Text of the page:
Huawei warns on IoT hype, confusion over LPWA
Chinese vendor giant Huawei fired a warning shot on the potential of the Internet of Things (IoT) market, claiming that the numerous different technologies capable of supporting Low Power Wide Area (LPWA) services are hindering overall market growth.
LPWA networks are designed for IoT applications with low data rates, long battery lives and that operate unattended for long periods of time. According to analyst firms Analysys Mason, Machina Research and Strategy Analytics, LPWA connections will reach 2.7 billion by 2022.
European operators such as Orange, KPN and Proximus are in the process of using LoRa (Long Range) technology for LPWA services. Meanwhile the GSMA recently launched its own Mobile IoT project, designed to address the use of low-power solutions in licensed spectrum. And other solutions include Sigfox, Telensa and Weightless.
“If I’m a sensor manufacturer, what standards do I use?” mused Safder Nazir, Regional VP Smart Cities & IoT, Huawei. “There’s a role for regulators in this space to decide, and then we can accelerate the development of sensors.”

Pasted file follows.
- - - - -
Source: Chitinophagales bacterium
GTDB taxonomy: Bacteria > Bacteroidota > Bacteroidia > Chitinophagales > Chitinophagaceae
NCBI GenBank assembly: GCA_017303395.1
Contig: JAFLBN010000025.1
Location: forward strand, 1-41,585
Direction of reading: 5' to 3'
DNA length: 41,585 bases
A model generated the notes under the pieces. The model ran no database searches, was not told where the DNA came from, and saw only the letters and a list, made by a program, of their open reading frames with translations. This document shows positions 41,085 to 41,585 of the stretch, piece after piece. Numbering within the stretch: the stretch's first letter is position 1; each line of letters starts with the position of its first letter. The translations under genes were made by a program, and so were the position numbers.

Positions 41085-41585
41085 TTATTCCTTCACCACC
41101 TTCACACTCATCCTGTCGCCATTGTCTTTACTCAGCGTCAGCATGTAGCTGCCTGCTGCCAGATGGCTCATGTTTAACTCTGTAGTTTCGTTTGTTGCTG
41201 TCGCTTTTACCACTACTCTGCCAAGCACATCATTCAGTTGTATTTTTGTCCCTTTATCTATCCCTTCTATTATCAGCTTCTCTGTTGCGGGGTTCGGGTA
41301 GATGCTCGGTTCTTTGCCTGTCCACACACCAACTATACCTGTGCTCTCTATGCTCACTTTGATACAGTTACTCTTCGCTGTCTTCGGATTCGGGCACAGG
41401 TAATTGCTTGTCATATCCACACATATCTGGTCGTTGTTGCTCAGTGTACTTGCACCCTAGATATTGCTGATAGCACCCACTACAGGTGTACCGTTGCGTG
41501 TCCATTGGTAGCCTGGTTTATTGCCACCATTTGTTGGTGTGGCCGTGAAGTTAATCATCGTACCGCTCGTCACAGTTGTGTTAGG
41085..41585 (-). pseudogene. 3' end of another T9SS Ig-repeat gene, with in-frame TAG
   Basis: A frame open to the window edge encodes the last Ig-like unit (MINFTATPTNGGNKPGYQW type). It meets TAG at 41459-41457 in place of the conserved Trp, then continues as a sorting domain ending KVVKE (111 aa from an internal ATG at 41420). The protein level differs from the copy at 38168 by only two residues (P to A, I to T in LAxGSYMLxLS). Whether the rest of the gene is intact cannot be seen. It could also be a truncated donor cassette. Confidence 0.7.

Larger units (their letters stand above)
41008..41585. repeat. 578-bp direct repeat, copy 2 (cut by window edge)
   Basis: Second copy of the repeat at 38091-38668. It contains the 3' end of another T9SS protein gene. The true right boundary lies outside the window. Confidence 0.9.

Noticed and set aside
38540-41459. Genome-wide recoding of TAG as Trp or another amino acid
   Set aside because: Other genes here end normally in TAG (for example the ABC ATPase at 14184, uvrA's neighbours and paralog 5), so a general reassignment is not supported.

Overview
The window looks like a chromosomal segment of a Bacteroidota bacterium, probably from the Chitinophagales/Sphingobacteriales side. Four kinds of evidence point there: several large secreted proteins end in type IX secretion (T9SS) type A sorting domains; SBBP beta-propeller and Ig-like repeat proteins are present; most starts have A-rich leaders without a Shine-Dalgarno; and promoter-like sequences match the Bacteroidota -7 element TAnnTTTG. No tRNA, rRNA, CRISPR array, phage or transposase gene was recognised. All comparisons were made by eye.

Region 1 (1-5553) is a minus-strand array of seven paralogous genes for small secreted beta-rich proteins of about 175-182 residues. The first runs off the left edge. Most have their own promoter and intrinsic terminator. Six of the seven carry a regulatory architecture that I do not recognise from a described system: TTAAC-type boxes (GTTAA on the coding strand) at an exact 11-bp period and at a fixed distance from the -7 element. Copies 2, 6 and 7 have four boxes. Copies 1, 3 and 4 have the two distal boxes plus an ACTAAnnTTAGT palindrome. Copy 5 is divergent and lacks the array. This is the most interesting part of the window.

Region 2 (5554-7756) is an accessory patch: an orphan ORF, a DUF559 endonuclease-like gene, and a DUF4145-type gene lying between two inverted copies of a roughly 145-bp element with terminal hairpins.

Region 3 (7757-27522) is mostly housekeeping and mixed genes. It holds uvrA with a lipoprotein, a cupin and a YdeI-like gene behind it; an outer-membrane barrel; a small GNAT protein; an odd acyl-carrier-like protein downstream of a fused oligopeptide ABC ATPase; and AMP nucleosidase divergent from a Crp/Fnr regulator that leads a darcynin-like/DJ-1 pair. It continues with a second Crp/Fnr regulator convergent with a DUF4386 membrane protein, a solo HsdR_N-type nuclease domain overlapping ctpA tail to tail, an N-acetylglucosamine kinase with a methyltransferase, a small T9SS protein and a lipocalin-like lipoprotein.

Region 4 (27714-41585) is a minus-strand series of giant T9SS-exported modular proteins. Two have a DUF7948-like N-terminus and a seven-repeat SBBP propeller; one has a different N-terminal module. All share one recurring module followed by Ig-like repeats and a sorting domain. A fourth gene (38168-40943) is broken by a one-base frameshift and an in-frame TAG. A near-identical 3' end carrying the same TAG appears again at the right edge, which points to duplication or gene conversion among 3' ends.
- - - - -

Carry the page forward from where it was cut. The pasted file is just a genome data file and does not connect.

Session moderator Matt Hatton, CEO of Machina Research, asked Nazir if there was a concern that mobile operators could end up deploying “the IoT equivalent of WiMAX”, a technology marketed as ‘4G’ but eventually trumped by the more successful global technology LTE.
Indeed, technologies such as Wi-Fi and LPWA are battling with cellular to connect the IoT world.
“Yes that is an issue and should be settled 5 years from now when we have 5G, but we’re in a period of turbulence. It requires close collaboration between operators and regulators to drive standardisation forward and settle on the rules of the game. The more specific it becomes the easier it becomes for people to understand.”
Nazir also urged the industry not to get carried away by IoT hype. “Just because we can connect everything doesn’t mean we should. It should be about the internet of value.”
“For operators, be careful you don’t become Uberised,” he added.